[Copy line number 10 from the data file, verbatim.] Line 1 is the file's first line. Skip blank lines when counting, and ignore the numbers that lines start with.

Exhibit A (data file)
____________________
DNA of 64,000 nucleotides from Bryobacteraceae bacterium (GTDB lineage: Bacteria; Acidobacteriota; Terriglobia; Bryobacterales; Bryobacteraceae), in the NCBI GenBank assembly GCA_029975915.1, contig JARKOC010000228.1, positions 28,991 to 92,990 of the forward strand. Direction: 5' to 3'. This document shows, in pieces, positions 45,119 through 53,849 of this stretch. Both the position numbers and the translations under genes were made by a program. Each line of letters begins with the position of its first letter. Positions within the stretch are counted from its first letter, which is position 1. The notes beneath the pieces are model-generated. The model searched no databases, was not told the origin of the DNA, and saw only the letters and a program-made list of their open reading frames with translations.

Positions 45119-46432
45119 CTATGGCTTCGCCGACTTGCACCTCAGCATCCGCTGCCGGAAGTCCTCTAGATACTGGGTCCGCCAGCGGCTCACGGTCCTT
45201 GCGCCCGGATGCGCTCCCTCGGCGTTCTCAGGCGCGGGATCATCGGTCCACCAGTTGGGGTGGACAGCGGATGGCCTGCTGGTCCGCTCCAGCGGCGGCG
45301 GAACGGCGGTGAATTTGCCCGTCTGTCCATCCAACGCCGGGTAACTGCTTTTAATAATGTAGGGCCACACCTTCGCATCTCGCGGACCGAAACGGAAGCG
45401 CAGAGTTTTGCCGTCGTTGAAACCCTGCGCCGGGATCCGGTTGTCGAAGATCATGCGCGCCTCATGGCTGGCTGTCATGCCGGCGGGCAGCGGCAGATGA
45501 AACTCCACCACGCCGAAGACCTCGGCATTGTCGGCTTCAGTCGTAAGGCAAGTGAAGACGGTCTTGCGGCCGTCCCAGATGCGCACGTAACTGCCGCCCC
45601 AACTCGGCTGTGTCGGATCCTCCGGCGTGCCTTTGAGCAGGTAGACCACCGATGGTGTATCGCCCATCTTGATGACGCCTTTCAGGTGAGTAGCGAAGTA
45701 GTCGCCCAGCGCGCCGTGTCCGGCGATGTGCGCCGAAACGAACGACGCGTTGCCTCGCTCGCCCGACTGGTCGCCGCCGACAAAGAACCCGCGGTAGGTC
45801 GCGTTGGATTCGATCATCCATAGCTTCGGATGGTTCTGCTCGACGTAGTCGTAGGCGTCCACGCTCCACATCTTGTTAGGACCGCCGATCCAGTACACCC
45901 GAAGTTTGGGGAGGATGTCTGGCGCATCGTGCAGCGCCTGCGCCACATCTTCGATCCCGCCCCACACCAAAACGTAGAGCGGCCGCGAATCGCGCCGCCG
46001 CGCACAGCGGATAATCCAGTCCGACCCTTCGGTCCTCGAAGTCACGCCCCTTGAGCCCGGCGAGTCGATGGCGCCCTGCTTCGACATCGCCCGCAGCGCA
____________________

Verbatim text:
45801 GCGTTGGATTCGATCATCCATAGCTTCGGATGGTTCTGCTCGACGTAGTCGTAGGCGTCCACGCTCCACATCTTGTTAGGACCGCCGATCCAGTACACCC